The traditional approach to tuning database servers for increases in performance is to focus wholesale on critical servers - or on ones that are experiencing performance issues.
Exhaustively tuning a complex database server can take hours or days, tying up the most experienced DBA´s trying to squeeze the most out of available hardware resources on that server. In a VM world, you need to think differently.
Since all instances within a virtualized server are competing for shared resources, a more efficient approach is to first target quick wins across all the instances in the VM to free up disk, memory and CPU resources so they can be allocated where it is needed most. With the proper tools, this smarter tuning strategy produces quick wins to keep your databases running at peak performance. Only when this is done should you consider tuning in depth on a single instance.
The old way
When a server is experiencing performance issues, the established tuning method is to focus on the problem server or instance. This approach typically involves specialized tuning application as well as top DBA´s spending many hours to optimize and fine-tune the server. Comprehensive tuning entails optimizing indexes, memory usage, buffer pools, execution plans, etc. This is fine, but since most modern servers are running on virtual machines (VM’s), a more up-to-date technique is called for.
The “quick-win” solution
The database instances and applications installed within a given VM environment are all competing or sharing CPU cores, memory and Storage Area Network (SAN) channel capacity. This means that several smaller instances can be collectively consuming a large share of resources, causing more important database instances to suffer performance issues – even if those large instances are extensively optimized. Thus, trying to tune the lagging database can often be a futile gesture.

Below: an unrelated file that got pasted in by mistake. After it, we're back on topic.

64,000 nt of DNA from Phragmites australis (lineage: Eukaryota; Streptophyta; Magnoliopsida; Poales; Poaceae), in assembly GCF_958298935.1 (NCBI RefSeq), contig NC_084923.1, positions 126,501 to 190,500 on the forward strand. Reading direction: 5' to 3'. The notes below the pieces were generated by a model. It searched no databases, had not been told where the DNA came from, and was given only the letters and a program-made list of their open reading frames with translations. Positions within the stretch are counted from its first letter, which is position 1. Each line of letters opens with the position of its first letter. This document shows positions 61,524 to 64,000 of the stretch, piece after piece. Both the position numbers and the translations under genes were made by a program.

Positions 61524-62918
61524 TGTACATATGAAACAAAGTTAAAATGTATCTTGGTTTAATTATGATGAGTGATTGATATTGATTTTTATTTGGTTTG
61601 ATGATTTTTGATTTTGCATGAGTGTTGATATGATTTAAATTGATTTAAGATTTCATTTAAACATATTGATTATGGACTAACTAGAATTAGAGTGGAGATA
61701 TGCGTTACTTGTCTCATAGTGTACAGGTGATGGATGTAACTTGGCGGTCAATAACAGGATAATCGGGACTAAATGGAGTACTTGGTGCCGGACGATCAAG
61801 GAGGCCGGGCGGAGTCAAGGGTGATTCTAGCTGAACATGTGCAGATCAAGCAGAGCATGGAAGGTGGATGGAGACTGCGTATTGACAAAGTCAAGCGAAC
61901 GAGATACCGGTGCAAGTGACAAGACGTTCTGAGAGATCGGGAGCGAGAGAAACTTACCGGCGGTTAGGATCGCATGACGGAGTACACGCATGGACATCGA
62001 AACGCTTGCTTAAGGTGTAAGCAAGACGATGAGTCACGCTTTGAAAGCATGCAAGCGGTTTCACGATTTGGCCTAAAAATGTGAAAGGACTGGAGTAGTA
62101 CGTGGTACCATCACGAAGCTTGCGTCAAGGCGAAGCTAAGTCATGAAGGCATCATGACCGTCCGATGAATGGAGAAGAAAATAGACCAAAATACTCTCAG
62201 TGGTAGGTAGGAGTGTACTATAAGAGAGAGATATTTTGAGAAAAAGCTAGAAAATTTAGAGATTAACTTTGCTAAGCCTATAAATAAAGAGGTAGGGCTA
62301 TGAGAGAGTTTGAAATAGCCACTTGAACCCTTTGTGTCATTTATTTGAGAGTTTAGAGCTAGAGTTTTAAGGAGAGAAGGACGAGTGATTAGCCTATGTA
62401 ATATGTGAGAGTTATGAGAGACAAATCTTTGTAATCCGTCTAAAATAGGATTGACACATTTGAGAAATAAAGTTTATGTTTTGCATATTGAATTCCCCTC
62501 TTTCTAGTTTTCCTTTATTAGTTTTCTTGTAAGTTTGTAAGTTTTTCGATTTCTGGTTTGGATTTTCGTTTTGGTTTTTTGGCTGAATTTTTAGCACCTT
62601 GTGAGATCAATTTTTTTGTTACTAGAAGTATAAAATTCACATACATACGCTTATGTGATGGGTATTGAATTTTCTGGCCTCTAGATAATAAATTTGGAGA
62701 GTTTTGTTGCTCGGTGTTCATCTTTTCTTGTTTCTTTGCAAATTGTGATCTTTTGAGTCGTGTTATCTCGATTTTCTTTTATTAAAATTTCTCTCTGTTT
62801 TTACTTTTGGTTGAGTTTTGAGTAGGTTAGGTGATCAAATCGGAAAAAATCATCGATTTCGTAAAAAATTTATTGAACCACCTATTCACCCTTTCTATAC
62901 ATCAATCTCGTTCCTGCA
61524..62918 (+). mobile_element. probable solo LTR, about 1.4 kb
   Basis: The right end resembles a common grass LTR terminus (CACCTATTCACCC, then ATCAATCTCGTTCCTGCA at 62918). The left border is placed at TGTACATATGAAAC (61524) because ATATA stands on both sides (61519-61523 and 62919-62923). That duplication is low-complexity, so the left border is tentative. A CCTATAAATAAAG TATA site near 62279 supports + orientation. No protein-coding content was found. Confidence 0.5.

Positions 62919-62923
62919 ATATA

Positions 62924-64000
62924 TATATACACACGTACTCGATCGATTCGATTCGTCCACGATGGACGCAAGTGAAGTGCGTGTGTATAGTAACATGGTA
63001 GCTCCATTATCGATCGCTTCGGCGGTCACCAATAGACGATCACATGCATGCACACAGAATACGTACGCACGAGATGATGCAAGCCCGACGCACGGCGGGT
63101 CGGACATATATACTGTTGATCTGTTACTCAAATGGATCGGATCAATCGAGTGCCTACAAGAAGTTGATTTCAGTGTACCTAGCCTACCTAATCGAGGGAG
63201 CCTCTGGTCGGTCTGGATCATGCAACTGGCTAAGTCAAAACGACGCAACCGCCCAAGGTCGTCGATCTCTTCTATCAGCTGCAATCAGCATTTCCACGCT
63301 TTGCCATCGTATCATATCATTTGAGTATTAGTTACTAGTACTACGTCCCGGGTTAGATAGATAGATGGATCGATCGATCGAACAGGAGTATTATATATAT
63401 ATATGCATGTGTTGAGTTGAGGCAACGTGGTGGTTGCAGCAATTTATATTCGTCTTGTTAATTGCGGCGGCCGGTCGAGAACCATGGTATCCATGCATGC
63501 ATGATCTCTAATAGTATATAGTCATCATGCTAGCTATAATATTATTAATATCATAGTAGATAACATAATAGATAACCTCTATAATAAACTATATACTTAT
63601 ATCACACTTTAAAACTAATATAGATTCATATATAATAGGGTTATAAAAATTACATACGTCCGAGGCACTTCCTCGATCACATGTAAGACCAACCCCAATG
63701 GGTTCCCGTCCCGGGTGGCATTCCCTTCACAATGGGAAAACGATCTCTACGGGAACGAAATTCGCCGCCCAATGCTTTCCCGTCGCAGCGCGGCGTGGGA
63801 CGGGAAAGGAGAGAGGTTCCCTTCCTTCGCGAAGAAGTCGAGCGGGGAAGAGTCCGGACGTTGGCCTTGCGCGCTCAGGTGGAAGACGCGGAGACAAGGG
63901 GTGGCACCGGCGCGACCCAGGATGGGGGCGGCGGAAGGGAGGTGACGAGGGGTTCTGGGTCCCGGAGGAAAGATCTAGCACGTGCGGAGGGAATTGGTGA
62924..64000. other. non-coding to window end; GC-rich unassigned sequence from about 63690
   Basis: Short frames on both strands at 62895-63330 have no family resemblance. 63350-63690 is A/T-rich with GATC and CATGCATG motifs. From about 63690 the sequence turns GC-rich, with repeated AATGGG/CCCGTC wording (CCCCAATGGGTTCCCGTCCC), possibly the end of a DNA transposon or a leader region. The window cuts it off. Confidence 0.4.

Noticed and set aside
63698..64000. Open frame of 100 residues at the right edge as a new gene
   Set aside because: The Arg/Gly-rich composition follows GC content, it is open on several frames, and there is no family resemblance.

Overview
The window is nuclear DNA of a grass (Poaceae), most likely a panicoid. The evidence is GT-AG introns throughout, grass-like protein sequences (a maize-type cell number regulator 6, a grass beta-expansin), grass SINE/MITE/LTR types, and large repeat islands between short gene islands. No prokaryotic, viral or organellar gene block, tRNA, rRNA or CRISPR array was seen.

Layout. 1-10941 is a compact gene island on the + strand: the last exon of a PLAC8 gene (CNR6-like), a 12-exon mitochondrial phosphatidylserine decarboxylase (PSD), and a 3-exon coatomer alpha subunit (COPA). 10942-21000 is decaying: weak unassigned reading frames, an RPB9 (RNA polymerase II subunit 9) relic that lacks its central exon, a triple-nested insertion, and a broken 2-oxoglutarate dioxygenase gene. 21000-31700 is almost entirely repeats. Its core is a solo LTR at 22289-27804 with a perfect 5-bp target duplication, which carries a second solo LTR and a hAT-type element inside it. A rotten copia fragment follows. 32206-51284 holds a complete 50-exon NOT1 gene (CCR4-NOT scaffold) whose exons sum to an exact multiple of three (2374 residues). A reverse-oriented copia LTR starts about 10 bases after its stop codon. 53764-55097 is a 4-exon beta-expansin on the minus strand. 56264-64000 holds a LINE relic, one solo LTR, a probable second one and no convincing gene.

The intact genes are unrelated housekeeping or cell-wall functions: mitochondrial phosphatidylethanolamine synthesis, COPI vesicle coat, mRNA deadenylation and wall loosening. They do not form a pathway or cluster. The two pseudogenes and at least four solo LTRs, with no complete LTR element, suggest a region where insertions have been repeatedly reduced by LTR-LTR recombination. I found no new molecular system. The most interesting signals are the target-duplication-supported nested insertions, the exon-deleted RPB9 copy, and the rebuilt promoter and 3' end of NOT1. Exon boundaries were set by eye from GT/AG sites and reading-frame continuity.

A better approach is to optimize all other instances on the VM in order to free up resources, particularly from SAN’s and their associated channels, for the more critical database instances. This technique produces quickly realizable gains in performance for the troubled server.
So, the sequence of operations should be to first do a global optimization of all instances in the VM to remove all the smaller resource hogs. Only when this is done should you deep-dive into tuning the critical ones.
Although a more efficient and less technically challenging approach than conventional tuning, without the proper tools the focus on smaller loads can still be a time-consuming process – especially when database administrators attempt to do it manually. An automated tool that can survey all database instances and identify the loads most likely to free up environmental resources allows you to act quickly to turn off or tune any problem instances.
In our experience, many sites will have a lot of smaller instances running, usually MS SQL Server, that are not very well configured or tuned. While individually small, together this they represent a significant part of total resource consumption in a VM. We often see performance improvements of 20-50% this way with a similar reduction in resource usage. This frees up the resources you desperately need for the big and critical database servers.
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